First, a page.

Voiceover Guy has set the scene. We cut to footage of a confident, nay arrogant, tall man with remarkable hair and pursed lips walking briskly towards the First Dates restaurant. He brushes past the host and props himself on a stool at the bar, airily checking the joint out for mirrors.

  The barman asks the usual question.

  “Good evening Sir, and what type of partner are you looking for?”

  Donald looks at the young man dismissively, then relaxes.

  “Oh just someone who doesn’t take themselves too seriously, someone who’s a bit of fun…likes golf, maybe someone like me…er…impulsive, with a hint of danger, unpredictable”.

  He asks for a soft drink, takes out his iPhone and tweets about the Canadian Prime Minister. ‘Loser!’

  Back to Voiceover Guy’s soothing tones and footage of a small man with glasses and a toy gun striding confidently through the Singapore Square (it’s a First Dates Singapore special). 

  “Also looking for companionship is 34-year-old Kim Jong Un from North Korea, who has never dated before but who says he’s ready to check out the scene”.

  Viewers see Kim arrive in the First Dates restaurant. Donald’s head turns. The two men make slightly shy eye contact and then embrace and shake hands for ages.

  “Where are you from?” Donald asks.

  “North Korea. And you?”

  “A different planet” mutters the barman under his breath. Trump shoots him a grimace.

  The show’s host asks if they’d like to move into the dining area. Donald ushers Kim in.  

  “It’s gonna be great!” he says, admiring his reflection in a glass.

  Kim Jong Un puts the toy gun down, smiles and relaxes.

  Later, Donald insists on paying, one eye on the camera.

  “I can go halves…” says Kim.

  “No, I’ll get this” insists Donald, making sure not to tip.

   Later, they sit down together in front of the camera.


  “Hi again”.

  Kim break the ice. “At least our date didn’t bomb!”

  Donald splutters, then recovers.

  Voiceover Guy: “Would you like to meet again?”  

  Kim: “Yeah, maybe as friends…not sure if I felt a spark…”

  Donald: “Yeah, I’d like to meet again. Kim’s lovely. And I’ve had some erratic first dates in the last year or two…there was Angela…terrible…Theresa…terrible…Justin, really let me down…bad guy…Macron, not sure what to make of him. That Enda guy, nice, but did my head in, Leo...he was okay I guess…I’d like to bring Rocket Man, I mean Kim, to America, we could go out together…I think we can be friends. Put that damn gun down, Kim!”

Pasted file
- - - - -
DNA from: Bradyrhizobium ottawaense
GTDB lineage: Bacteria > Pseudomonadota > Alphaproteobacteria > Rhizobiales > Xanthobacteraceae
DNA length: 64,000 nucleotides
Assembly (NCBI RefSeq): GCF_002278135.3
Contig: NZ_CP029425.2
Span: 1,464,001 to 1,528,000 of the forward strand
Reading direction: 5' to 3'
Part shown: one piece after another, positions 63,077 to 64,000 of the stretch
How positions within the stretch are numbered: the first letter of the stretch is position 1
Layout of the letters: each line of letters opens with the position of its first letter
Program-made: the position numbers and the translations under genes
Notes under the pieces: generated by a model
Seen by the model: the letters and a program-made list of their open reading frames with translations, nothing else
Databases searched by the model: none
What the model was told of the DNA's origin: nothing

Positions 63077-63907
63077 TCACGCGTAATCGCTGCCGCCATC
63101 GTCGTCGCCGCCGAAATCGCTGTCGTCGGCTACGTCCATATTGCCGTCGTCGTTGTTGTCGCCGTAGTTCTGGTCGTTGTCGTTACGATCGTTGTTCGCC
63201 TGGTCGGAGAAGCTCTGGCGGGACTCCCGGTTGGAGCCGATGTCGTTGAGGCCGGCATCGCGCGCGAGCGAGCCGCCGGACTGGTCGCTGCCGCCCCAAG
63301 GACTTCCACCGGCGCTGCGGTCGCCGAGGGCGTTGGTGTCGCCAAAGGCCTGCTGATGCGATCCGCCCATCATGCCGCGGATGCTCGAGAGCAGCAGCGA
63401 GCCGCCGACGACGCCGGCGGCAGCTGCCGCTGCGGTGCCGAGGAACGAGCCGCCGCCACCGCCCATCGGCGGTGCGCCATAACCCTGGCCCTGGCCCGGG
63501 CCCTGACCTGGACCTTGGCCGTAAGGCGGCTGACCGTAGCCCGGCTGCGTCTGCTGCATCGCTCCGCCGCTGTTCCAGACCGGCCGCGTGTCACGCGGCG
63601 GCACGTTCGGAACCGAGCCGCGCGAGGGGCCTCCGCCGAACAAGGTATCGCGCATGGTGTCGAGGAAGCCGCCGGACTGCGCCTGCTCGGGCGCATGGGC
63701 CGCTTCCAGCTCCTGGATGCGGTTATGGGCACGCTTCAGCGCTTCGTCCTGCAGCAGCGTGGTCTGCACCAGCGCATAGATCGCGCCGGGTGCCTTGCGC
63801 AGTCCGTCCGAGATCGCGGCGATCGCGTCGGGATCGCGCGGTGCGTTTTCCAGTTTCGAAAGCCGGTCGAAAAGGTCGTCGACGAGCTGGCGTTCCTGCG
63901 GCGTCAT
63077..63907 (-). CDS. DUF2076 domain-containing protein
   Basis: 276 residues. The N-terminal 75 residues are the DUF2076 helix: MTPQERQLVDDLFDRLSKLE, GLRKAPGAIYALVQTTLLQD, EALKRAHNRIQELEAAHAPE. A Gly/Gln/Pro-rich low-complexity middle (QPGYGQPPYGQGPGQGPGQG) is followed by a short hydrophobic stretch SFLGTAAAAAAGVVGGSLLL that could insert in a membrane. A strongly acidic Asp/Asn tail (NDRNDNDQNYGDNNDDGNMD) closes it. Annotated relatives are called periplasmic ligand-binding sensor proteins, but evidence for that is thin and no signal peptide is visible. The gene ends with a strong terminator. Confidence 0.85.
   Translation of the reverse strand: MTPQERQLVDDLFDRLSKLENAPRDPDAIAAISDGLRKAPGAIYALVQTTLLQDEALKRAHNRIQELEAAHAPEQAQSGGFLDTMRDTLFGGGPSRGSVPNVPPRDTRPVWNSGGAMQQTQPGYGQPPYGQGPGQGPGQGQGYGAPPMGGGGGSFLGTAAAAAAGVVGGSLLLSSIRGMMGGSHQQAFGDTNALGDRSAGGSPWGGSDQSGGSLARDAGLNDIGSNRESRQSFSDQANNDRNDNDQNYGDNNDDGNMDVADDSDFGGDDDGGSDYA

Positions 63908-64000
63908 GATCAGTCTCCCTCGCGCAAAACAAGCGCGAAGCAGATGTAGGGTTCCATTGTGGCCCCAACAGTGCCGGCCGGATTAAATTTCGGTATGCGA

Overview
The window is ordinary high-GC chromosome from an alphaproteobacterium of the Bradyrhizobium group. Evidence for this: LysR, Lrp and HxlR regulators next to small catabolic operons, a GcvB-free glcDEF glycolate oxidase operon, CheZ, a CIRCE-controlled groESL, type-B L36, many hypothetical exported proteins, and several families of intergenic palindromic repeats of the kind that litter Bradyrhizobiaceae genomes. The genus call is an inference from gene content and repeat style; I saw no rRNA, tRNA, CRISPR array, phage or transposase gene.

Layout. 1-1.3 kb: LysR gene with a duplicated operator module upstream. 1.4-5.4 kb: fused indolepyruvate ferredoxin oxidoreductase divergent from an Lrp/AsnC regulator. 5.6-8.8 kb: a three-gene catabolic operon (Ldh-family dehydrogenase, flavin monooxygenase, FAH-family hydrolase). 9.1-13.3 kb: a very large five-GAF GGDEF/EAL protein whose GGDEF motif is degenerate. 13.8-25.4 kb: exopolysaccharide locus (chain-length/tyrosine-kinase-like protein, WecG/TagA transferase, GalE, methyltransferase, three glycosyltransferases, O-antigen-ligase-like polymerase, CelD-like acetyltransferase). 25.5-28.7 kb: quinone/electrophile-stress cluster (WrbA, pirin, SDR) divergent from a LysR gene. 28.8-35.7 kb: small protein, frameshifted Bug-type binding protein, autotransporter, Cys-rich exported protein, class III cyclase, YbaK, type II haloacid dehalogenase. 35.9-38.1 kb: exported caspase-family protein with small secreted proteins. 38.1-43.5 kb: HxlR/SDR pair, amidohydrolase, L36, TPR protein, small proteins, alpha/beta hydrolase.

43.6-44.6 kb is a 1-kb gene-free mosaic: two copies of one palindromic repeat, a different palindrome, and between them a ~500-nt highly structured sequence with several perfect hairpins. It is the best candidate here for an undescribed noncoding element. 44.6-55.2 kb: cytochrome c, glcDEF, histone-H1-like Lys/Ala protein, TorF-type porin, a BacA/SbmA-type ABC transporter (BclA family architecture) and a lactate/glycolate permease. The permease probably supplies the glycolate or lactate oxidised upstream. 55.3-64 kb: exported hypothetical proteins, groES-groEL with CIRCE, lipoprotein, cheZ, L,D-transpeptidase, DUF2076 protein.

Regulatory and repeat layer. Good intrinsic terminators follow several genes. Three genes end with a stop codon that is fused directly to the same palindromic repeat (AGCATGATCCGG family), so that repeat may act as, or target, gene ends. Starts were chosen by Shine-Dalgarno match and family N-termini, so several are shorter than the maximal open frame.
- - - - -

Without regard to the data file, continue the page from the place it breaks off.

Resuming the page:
Voiceover Man: “In our next episode, Donald returns to the First Dates restaurant where he meets a new friend. Vladimir is 65 and from Russia…he likes riding horses bareback and invading countries”.


That last Papal visit (and an escape from Mountjoy)


Iconic helicopter images?

  Well, there was that famous one of President Ronald Reagan, emerging from/getting into a helicopter and being asked some unwelcome question by reporters.

  Reagan didn’t fancy addressing whatever controversy had the media’s interest.

  He flashed that famous smile, gestured to the whirring helicopter blades…and put his hand to his ear to suggest that he couldn’t hear the reporters’ question due to the noise from the helicopter!

  There’s the evocative opening scenes in M*A*S*H, the classic US comedy/drama from the 1970s/’80s, based on the Korean War. Shots of helicopters arriving at the Mobile Army Surgical Hospital, with more war wounded – and of course that immortal theme tune – remain in the memory. (You can check out M*A*S*H re-runs on GOLD).

  We had our own slightly famous helicopter moment in Rooskey many years ago. In 1973, some IRA prisoners escaped from Mountjoy Prison when a helicopter was hijacked and landed in the prison yard.

  A week later, that very same helicopter and its pilot landed at the back of Tony Fallon’s pub in Rooskey, on a social visit. I know, ‘cos I was there. I hasten to add that the onlookers gathered not because of any association with the Mountjoy episode, but simply because of the novelty of seeing a helicopter up close.

  My favourite helicopter story however came to mind this week when details of the Pope’s visit to Ireland (I almost wrote Rooskey) were confirmed. He’s not coming to Rooskey, but Pope Francis is coming to Knock in County Mayo.